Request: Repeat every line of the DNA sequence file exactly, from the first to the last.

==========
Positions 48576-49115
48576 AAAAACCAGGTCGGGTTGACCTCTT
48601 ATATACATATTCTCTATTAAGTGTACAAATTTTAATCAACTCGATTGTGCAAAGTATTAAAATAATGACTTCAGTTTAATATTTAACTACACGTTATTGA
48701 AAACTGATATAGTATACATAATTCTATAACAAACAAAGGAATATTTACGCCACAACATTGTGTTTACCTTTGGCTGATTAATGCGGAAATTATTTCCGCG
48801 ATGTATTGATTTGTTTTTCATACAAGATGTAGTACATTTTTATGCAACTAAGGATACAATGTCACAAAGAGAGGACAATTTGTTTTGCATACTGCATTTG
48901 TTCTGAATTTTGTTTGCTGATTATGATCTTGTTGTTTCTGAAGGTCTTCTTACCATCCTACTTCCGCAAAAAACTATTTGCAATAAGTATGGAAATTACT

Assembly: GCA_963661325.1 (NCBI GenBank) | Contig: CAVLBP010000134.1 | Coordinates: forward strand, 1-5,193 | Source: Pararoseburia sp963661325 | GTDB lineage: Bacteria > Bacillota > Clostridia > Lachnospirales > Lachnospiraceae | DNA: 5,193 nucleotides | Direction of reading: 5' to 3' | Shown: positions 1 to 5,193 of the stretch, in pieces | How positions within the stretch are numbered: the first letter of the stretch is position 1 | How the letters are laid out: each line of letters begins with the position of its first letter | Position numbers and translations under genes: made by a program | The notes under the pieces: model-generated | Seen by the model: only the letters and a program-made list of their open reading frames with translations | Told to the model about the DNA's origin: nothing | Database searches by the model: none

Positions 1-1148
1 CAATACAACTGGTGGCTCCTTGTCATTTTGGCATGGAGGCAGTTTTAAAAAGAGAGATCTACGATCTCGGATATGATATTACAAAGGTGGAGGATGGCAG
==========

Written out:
Positions 48576-49115
48576 AAAAACCAGGTCGGGTTGACCTCTT
48601 ATATACATATTCTCTATTAAGTGTACAAATTTTAATCAACTCGATTGTGCAAAGTATTAAAATAATGACTTCAGTTTAATATTTAACTACACGTTATTGA
48701 AAACTGATATAGTATACATAATTCTATAACAAACAAAGGAATATTTACGCCACAACATTGTGTTTACCTTTGGCTGATTAATGCGGAAATTATTTCCGCG
48801 ATGTATTGATTTGTTTTTCATACAAGATGTAGTACATTTTTATGCAACTAAGGATACAATGTCACAAAGAGAGGACAATTTGTTTTGCATACTGCATTTG
48901 TTCTGAATTTTGTTTGCTGATTATGATCTTGTTGTTTCTGAAGGTCTTCTTACCATCCTACTTCCGCAAAAAACTATTTGCAATAAGTATGGAAATTACT

Assembly: GCA_963661325.1 (NCBI GenBank) | Contig: CAVLBP010000134.1 | Coordinates: forward strand, 1-5,193 | Source: Pararoseburia sp963661325 | GTDB lineage: Bacteria > Bacillota > Clostridia > Lachnospirales > Lachnospiraceae | DNA: 5,193 nucleotides | Direction of reading: 5' to 3' | Shown: positions 1 to 5,193 of the stretch, in pieces | How positions within the stretch are numbered: the first letter of the stretch is position 1 | How the letters are laid out: each line of letters begins with the position of its first letter | Position numbers and translations under genes: made by a program | The notes under the pieces: model-generated | Seen by the model: only the letters and a program-made list of their open reading frames with translations | Told to the model about the DNA's origin: nothing | Database searches by the model: none

Positions 1-1148
1 CAATACAACTGGTGGCTCCTTGTCATTTTGGCATGGAGGCAGTTTTAAAAAGAGAGATCTACGATCTCGGATATGATATTACAAAGGTGGAGGATGGCAG